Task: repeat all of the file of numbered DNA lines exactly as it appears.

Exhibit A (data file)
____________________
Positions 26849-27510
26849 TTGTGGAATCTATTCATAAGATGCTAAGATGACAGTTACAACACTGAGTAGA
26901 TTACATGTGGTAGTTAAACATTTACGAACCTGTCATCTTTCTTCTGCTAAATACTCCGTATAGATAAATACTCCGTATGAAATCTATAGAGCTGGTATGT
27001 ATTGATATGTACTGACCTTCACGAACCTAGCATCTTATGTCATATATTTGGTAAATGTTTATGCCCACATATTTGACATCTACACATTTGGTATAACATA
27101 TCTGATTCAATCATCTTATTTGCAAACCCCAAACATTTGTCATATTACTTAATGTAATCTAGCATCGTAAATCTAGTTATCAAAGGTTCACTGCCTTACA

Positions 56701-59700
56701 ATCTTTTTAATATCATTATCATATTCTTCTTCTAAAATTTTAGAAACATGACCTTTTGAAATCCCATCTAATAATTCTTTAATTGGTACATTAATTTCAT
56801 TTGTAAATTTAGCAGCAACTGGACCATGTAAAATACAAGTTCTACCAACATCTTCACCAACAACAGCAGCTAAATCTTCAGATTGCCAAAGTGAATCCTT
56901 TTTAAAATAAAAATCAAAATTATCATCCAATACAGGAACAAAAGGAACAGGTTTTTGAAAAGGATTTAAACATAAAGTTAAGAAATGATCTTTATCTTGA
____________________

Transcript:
Positions 26849-27510
26849 TTGTGGAATCTATTCATAAGATGCTAAGATGACAGTTACAACACTGAGTAGA
26901 TTACATGTGGTAGTTAAACATTTACGAACCTGTCATCTTTCTTCTGCTAAATACTCCGTATAGATAAATACTCCGTATGAAATCTATAGAGCTGGTATGT
27001 ATTGATATGTACTGACCTTCACGAACCTAGCATCTTATGTCATATATTTGGTAAATGTTTATGCCCACATATTTGACATCTACACATTTGGTATAACATA
27101 TCTGATTCAATCATCTTATTTGCAAACCCCAAACATTTGTCATATTACTTAATGTAATCTAGCATCGTAAATCTAGTTATCAAAGGTTCACTGCCTTACA

Positions 56701-59700
56701 ATCTTTTTAATATCATTATCATATTCTTCTTCTAAAATTTTAGAAACATGACCTTTTGAAATCCCATCTAATAATTCTTTAATTGGTACATTAATTTCAT
56801 TTGTAAATTTAGCAGCAACTGGACCATGTAAAATACAAGTTCTACCAACATCTTCACCAACAACAGCAGCTAAATCTTCAGATTGCCAAAGTGAATCCTT
56901 TTTAAAATAAAAATCAAAATTATCATCCAATACAGGAACAAAAGGAACAGGTTTTTGAAAAGGATTTAAACATAAAGTTAAGAAATGATCTTTATCTTGA